Linking Farmers and Consumers amidst COVID-19 Lockdown: The K-GAT Experience
It’s time to invest efforts in building food consumers’ cooperatives or retool existing credit coops and homeowners’ associations (HOA) which will directly source food from local agri-fishery-forestry cooperatives.
This is the key message of Raul Socrates “Soc” Banzuela, Executive Director of PAKISAMA, as a panelist to the May 22, 2020 online discussion organized by the Asian Solidarity Economy Council (ASEC) for its Social Solidarity Economy (SSE) Online Academy.
The ASEC forum aimed to present cases on how SSE principles – socially responsible governance, edifying ethical values, and the “triple bottom line” (people, planet and profit) – are put into practice.
Banzuela showed the case of Kababaihang Dumagat ng Sierra Madre (K-GAT), a start-up agroforestry cooperative of indigenous people (IP) locally known as Dumagat Remontados.
K-GAT was organized in November 2019 with 250 members from five municipalities of Quezon, Rizal, and Bulacan surrounding Mount Irid, to provide a platform for the marginalized women IP members to gain economic and political power in the community.
The women leaders of K-GAT thought it would be more strategic to sell their agri-forestry products directly to urban consumers so that they could get better prices. However, this would be very challenging due to travel restrictions, among other measures, imposed by the government since March 15 to prevent the spread of the COVID-19 pandemic.
While Metro Manila and the entire Luzon were on lockdown, PAKISAMA started to assist K-GAT beginning May 2 with the help of various groups and individuals.
In three weeks’ time, the following initiatives were put in place: a) A farmers market at De La Costa Homes in Marikina City, serving lower middle class homeowners; b) Delivery of food packs to church institutions that are providing relief operations; and c) Online delivery service to urban consumers in Metro Manila and nearby areas.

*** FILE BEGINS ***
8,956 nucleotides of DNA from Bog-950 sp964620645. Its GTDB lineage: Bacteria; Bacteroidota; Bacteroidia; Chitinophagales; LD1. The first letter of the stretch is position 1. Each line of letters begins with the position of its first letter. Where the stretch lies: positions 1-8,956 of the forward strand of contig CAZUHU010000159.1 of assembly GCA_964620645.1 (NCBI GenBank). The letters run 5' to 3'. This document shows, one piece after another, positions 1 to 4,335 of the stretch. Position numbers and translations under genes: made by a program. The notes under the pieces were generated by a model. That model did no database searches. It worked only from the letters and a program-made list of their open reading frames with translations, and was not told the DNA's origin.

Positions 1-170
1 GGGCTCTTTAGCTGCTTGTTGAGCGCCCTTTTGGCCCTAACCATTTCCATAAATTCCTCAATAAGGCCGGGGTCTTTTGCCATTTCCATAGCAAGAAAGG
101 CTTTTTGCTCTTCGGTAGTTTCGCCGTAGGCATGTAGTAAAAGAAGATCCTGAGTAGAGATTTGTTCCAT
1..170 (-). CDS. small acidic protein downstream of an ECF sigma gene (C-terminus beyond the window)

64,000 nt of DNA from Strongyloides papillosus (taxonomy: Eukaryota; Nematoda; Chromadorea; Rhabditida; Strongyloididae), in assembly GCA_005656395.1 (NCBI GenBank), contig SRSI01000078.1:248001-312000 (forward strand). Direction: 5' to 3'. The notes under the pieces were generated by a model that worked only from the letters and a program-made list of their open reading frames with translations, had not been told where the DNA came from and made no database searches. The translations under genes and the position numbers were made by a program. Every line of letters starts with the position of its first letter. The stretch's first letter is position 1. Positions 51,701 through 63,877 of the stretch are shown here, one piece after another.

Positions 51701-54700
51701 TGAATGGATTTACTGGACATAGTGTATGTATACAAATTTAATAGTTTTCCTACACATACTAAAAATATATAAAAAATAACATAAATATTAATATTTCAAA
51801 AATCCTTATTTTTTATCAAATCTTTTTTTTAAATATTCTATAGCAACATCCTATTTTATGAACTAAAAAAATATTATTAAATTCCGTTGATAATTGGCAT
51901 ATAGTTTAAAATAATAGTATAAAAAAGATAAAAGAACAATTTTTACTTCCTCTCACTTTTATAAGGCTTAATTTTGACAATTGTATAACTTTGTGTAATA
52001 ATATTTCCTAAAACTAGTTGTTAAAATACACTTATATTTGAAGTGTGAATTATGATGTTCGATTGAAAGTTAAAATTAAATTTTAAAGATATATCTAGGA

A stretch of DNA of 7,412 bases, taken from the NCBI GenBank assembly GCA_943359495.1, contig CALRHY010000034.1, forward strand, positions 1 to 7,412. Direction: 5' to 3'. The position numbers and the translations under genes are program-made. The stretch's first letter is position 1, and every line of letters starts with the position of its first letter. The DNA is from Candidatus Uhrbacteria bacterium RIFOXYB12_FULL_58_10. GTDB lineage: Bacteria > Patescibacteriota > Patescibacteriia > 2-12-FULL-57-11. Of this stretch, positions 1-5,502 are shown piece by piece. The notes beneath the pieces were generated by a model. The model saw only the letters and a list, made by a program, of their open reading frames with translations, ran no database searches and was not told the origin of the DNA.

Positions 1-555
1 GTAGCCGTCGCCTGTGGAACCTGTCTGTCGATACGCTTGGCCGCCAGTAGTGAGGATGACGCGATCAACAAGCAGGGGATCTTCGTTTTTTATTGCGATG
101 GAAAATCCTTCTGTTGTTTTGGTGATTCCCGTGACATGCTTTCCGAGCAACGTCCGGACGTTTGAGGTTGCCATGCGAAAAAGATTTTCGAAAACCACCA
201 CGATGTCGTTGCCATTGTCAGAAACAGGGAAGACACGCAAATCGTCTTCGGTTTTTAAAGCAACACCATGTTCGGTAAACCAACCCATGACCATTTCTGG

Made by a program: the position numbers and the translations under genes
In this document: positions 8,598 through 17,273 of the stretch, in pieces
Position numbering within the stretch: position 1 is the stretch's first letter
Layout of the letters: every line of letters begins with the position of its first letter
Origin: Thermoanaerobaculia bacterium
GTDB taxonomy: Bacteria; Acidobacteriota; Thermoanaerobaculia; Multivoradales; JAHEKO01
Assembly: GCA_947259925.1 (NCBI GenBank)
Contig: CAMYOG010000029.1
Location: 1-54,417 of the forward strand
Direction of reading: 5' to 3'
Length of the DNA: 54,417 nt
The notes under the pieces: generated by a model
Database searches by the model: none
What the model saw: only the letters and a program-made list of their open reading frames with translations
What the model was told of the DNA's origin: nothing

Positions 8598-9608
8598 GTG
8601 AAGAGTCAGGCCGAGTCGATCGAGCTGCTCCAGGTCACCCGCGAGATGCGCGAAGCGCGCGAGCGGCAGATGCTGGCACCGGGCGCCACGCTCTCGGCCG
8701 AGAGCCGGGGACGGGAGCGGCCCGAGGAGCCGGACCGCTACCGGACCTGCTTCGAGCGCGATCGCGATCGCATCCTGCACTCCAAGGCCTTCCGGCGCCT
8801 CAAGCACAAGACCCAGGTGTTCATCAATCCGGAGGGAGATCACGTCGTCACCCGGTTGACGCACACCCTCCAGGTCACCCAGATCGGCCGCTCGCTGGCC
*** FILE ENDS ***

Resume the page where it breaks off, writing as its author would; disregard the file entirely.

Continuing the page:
Summing up the impacts thus far: 70 Dumagat-Remontado women farmers served, with farmgate prices higher by 25%; retail price savings of 5% for 355 consumers; 1,233 urban poor families provided with food packs; 100,000 pesos net income earned by K-GAT agroforestry coop; jobs created for 35 sorters, riders, drivers.
Key Lessons Learned:
- Consumers market is big and need to be tapped. Supermarkets have been the key markets of our coop products neglecting four other consumer market typologies: Farmers Market, food pack distribution, online deliveries, coop/HOA-based household deliveries.
- Systematic producer-consumer link is key. There are very few community organizers (CO) focused on linking producers to consumers, and can mobilize existing networks.
- Capability of primary agricoops to ensure quantity, quality, and regularity of supply remains to be a big challenge.
- Consumers are largely unorganized. Consumers coops, has been a neglected area of CSO interventions over the years and we are paying the price. Agricoops/farmer organizations (FOs) have no ready channel for their products but the traditional traders/supermarkets.
- KGAT Capability Building: Professionalized staffing, acquisition of key assets: warehouse and trucking; partnership with delivery businesses/couriers coop.
- PAKISAMA Capability Building: Focus on building capacity of KGAT and other PAKISAMA members; Business Development Service (BDS) staff to take on the role of CO focused on producer-consumer linkage.
- AgriCOOPh Ecosystem Capability Building: Build the national infrastructure, mobilizing significant percentage (20%) of 18,000 operating coops in the country to transform as food consumers coops and/or agri-fishery-forestry coops directly linked to consumers.
- Broader civil society: Mobilize most members to organizing food consumers coops to cover 1,700 town and city centers, linked to local agri-fishery-forestry coops; Advocate for logistics and human resources support from their existing funders.
- Government: Channel finance, human resource and logistical support to help form and strengthen agri-fishery-forestry coops and food consumer coops.
View the PowerPoint presentation here